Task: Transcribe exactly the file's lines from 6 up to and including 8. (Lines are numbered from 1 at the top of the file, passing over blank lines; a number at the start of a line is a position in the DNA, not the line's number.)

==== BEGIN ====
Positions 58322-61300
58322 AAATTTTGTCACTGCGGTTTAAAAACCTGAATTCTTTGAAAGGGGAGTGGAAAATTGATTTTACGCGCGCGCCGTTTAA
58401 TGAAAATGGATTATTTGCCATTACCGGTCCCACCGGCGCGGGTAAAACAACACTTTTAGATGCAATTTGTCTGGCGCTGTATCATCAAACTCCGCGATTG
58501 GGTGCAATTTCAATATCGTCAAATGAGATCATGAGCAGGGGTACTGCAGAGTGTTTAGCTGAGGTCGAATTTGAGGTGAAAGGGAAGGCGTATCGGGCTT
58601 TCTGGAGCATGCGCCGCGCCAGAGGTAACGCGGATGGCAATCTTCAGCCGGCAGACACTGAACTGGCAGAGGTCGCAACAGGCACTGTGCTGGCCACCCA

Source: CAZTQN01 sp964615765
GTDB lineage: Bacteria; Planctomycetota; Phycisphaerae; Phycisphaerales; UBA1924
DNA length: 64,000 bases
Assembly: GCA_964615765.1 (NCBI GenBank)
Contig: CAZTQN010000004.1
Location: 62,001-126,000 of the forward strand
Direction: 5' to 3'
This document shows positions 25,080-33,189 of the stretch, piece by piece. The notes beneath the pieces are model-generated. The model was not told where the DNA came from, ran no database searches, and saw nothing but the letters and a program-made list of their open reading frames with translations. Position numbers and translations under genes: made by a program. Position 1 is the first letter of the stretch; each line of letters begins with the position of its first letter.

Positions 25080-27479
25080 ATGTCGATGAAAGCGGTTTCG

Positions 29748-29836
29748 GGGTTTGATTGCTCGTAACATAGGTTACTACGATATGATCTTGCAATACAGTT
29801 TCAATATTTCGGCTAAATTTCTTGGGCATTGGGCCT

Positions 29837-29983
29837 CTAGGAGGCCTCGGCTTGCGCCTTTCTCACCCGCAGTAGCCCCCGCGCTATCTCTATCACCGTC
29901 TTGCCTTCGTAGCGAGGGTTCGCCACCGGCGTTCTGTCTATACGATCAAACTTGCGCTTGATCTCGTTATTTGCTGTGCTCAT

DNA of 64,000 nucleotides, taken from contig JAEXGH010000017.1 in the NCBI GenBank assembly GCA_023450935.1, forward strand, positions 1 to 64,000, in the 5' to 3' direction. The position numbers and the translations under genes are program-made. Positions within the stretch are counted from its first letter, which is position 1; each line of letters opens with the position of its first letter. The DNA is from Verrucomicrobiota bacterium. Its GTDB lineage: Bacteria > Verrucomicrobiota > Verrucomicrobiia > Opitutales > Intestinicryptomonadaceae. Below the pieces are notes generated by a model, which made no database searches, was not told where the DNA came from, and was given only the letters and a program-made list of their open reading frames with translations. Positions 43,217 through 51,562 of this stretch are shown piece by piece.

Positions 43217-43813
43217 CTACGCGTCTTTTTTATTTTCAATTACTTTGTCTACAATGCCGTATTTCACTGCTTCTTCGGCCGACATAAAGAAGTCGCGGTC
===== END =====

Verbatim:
Source: CAZTQN01 sp964615765
GTDB lineage: Bacteria; Planctomycetota; Phycisphaerae; Phycisphaerales; UBA1924
DNA length: 64,000 bases